Is it time for a new helmet? This year the answer is yes!

November 13, 2020, Kitchener, Ontario

Posted by: Robert Deutschmann, Personal Injury Lawyer

Most Canadians have embraced helmets an easy and sensible way to protect our head and brain from falls and impact in high-risk sports. Generations have now grown up wearing a helmet for cycling, skiing, skateboarding, snowboarding, rock climbing, equestrian sports, and hockey and for them not wearing a helmet isn’t even a thought. For many others wearing a helmet is required on the job. Motorcycle riders must wear them as well.


When and how we change up our helmets is a question that many people ask. We all know that if you crack a helmet it’s time to get a new one. If you’ve taken a hard fall and smashed your head or damaged it somehow in transit by dropping it then it is probably time to get a new one. Sometimes they wear out or are smelly. Sometimes they just look old.


This year though we should all consider upgrading helmets. A new technology called MIPS (multi-directional impact protection system) is now widely available and provides a new protective mechanism for your brain from angled impact which is much of what happens in sport. An angled blow to the head is the most dangerous to the brain and the new technology protects your brain from the small spinning movement that is most damaging. During angled impact the rotational forces to the brain strain brain tissue and in those with serious brain injury it is this force that caused most of the damage.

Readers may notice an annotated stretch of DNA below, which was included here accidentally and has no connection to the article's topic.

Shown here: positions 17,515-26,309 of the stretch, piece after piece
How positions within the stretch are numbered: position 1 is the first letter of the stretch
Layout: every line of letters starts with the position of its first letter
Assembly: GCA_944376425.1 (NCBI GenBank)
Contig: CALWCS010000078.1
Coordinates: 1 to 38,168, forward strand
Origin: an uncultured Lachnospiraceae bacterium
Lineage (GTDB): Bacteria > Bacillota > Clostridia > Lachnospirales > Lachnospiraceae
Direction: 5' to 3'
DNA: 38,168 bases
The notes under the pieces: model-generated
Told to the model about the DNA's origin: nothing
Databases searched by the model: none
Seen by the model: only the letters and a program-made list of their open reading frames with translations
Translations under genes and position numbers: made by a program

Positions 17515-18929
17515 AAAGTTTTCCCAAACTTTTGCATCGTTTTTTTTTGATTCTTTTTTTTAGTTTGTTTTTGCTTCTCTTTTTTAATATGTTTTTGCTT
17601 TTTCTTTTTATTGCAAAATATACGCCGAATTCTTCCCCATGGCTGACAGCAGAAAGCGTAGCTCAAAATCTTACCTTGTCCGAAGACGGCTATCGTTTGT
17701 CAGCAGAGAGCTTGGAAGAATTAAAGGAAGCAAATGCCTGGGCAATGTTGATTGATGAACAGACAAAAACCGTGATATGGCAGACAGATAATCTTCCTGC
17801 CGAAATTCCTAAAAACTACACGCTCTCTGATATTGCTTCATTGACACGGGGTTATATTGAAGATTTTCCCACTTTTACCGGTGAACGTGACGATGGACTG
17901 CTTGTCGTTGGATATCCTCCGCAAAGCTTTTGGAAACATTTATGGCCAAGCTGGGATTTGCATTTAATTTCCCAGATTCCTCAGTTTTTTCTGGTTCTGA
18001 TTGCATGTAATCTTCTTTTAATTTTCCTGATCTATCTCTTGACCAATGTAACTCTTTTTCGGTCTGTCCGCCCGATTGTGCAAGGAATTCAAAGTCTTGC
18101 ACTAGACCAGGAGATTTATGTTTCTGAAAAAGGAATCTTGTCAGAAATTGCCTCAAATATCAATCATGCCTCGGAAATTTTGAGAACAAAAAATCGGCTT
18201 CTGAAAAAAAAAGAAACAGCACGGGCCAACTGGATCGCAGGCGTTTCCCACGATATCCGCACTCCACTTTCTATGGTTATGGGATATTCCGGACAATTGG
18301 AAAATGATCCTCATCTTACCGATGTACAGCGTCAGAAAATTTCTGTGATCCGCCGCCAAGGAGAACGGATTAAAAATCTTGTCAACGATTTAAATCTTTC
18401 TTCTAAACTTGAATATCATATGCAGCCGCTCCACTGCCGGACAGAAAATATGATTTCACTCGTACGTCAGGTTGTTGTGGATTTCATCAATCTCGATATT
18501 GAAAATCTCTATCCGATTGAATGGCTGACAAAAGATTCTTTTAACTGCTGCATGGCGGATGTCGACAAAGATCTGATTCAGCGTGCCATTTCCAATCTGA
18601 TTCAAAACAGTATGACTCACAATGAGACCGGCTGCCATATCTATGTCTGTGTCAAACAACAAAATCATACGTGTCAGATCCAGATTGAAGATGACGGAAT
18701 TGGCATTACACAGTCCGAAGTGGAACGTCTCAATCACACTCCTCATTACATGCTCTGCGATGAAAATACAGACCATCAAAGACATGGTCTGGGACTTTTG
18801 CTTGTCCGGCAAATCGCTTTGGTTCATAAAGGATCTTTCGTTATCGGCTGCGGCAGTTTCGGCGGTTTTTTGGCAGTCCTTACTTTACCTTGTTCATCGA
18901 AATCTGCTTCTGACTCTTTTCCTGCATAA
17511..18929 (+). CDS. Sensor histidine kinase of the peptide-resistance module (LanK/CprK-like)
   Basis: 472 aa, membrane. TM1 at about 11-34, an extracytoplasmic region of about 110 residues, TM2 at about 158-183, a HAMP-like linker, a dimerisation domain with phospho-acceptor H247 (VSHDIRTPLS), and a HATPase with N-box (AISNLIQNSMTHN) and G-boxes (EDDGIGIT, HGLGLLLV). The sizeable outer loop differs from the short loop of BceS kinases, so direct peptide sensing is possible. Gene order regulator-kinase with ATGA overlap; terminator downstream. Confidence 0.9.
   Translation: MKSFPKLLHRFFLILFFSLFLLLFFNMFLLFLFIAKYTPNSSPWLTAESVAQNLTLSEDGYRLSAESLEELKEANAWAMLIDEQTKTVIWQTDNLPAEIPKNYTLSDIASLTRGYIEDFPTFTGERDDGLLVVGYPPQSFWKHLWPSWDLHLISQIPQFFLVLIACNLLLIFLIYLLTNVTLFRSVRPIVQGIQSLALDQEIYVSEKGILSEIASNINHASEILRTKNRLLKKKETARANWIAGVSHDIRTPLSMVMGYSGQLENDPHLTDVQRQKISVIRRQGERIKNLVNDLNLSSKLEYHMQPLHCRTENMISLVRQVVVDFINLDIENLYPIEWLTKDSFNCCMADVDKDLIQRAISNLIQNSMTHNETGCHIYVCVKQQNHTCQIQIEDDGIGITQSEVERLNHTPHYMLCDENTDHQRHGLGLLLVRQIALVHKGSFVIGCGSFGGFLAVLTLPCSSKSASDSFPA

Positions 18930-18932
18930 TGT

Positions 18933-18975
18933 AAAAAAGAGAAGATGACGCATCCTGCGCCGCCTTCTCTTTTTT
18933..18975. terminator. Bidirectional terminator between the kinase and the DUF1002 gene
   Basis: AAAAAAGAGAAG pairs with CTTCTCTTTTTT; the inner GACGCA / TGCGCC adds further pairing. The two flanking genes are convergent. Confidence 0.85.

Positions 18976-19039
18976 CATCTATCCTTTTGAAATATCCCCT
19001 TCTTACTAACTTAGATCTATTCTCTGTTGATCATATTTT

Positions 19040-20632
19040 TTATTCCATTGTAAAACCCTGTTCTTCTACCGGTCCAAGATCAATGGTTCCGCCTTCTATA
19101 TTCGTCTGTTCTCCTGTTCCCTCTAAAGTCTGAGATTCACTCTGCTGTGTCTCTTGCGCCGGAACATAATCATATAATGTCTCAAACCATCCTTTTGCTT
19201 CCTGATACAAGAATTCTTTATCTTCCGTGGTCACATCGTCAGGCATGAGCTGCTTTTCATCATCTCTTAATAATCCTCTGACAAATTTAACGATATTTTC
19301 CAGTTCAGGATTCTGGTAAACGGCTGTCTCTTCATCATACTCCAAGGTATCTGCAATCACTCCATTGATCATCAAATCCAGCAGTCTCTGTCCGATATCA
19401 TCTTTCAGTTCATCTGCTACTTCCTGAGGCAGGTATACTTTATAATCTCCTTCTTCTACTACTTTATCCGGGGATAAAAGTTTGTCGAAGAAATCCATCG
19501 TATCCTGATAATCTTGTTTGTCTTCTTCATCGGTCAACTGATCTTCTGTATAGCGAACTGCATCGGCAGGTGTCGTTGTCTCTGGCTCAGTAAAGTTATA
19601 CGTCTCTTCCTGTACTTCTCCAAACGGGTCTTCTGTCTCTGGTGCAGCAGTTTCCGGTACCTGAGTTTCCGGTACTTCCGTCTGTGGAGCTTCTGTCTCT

You can identify the new helmets as they will be labelled MIPS and likely have a yellow dot on them as well. Here is how the tech works:


  • The MIPS Brain Protection System (BPS) is found inside the helmet, generally between the comfort padding and the EPS (a high-quality foam used to reduce energy).
  • For certain impacts, the MIPS BPS can reduce harmful forces transmitted to the brain.
  • Injury statistics show that when you fall and hit your head, it’s most common to fall at an angle, compared to a linear fall.
  • Falling at an angle creates rotational motion and science has shown that our brains are very sensitive to rotational forces. In an angled impact, these forces may transfer to your brain, which can cause severe injuries.
  • The MIPS BPS can reduce rotational motion and reduce the risk of brain damage.
  • The MIPS BPS allows the head to move inside the helmet which can reduce the harmful rotational motion otherwise transferred to the brain.
  • When the rotational force is redirected, the risk of strain to the brain tissue is reduced. After conducting more than 31,000 tests, and moreover being validated and confirmed by third party testing, we know that the MIPS BPS adds protection at certain types of impacts.


You can see how the tech works here.






Posted under Accident Benefit News, Bicycle Accidents, Brain Injury, Concussion Syndrome, Escooter, Motorcycle Accidents, Personal Injury, concussion

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About Deutschmann Law

Deutschmann Law serves South-Western Ontario with offices in Kitchener-Waterloo, Cambridge, Woodstock, Brantford, Stratford and Ayr. The law practice of Robert Deutschmann focuses almost exclusively in personal injury and disability insurance matters. For more information, please visit or call us toll-free at 1-866-414-4878.

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